Story aired originally on KLCC 89.7 FM.
In early May three University of Oregon journalism professors and six students, including KLCC’s Franziska Monahan, traveled to the other side of the world. They covered UNESCO’s annual World Press Freedom Day conference in Jakarta, Indonesia, for the UO-UNESCO Crossings Institute.
On World Press Freedom Day, May 3rd, celebrations are held all over the world as a reminder of the crucial role freedom of expression plays in upholding just and inclusive societies.
The theme of this year’s conference was “Critical Minds for Critical Times.” It paid special attention to issues such as the harassment and safety of journalists; the evolving roles of social technology in journalism; the rise of populism internationally and especially; the proliferation of fake or “hoax” news throughout the global media landscape. During the week, journalists and other media professionals from around the globe worked together to theorize solutions for these challenges.
World Press Freedom Day is also an occasion to recognize the dangers many journalists face in the name of freedom of expression. Each year, a jury of prominent international media professionals honors a journalist who has made outstanding sacrifices in the defense of press freedom with the Guillermo Cano Press Freedom Prize. This year’s award was given to Dawit Isaak, an Eritrean-born Swedish journalist who was arrested while working in Eritrea in 2001. His current whereabouts are unknown. Isaak’s daughter, Betlehem Isaak, accepted the award in his place.
“He knew that without the basic establishment of human rights, freedom of speech, access to education and health care, no society could flourish, no nation can achieve stability and no people could prosper,” Isaak said of her father. “He wanted to give his people an environment where they could speak freely in mutual understanding and respect. And by peaceful means give people the right to determine their own destiny.”
The last two Guillermo Cano laureates were released from prison within months of receiving the prize.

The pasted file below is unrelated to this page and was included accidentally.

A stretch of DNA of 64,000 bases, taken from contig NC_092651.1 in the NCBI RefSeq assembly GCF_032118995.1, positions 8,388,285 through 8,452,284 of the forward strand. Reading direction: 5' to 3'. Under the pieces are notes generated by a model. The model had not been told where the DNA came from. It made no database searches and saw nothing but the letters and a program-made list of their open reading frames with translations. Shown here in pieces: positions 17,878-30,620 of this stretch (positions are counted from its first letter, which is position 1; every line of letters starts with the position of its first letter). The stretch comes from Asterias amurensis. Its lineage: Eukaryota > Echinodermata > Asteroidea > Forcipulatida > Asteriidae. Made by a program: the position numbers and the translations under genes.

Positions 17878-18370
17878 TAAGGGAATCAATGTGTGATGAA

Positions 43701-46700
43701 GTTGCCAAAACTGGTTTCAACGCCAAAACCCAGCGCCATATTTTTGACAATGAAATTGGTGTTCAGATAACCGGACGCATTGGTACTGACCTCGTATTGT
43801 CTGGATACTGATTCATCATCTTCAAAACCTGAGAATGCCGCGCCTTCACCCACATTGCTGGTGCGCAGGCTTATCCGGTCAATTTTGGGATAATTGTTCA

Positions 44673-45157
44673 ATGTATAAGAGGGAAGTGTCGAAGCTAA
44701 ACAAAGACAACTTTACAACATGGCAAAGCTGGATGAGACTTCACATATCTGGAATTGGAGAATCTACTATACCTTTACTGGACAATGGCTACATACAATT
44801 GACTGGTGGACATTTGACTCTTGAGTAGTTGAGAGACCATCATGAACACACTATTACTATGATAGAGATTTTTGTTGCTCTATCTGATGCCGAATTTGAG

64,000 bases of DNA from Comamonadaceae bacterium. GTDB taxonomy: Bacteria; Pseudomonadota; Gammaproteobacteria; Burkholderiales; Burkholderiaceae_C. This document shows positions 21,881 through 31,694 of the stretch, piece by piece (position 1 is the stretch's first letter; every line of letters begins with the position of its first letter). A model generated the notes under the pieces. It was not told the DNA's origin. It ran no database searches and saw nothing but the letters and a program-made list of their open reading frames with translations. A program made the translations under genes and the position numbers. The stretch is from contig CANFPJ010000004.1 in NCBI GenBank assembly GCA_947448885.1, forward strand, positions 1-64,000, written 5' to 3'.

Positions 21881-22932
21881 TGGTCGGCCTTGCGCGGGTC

The President of Indonesia, Joko Widodo gave an address at the prize ceremony. He opened his speech with these words:
“Ladies and gentlemen, good evening. And welcome to Indonesia. Home of the most free and most high-energy journalism in the world.”
For some members of the audience, this declaration came as a surprise. According to the Reporters Without Borders Press Freedom Index, Indonesia is ranked only at 124 out of 180 countries for press freedom. In fact, the night before the ceremony, a journalist by the name of Yance Wenda was arrested and beaten for photographing a political protest on the Indonesian island of West Papua. According to Reporters without Borders, or RSF, violence and harassment against local journalists has been particularly bad in Papua. Foreign journalists working on the island require clearance from 12 different ministries within the Indonesian government and are liable to be arrested and prosecuted if they try to cover the Indonesian military’s abuses there.
Indonesia has made some progress, bolstering its press freedom rank 6 points in the last year. The United States’ press freedom has dropped since 2016, from 41 to 43. RSF attributes the United States’ relatively low ranking to several challenges imposed on the American press in recent years, such as President Trump’s labeling of the media as “an enemy of the American people” and the Obama administration’s crackdown on whistle blowers and leakers. The United States also lacks a federal shield law which would ensure journalists’ rights to protect anonymous sources.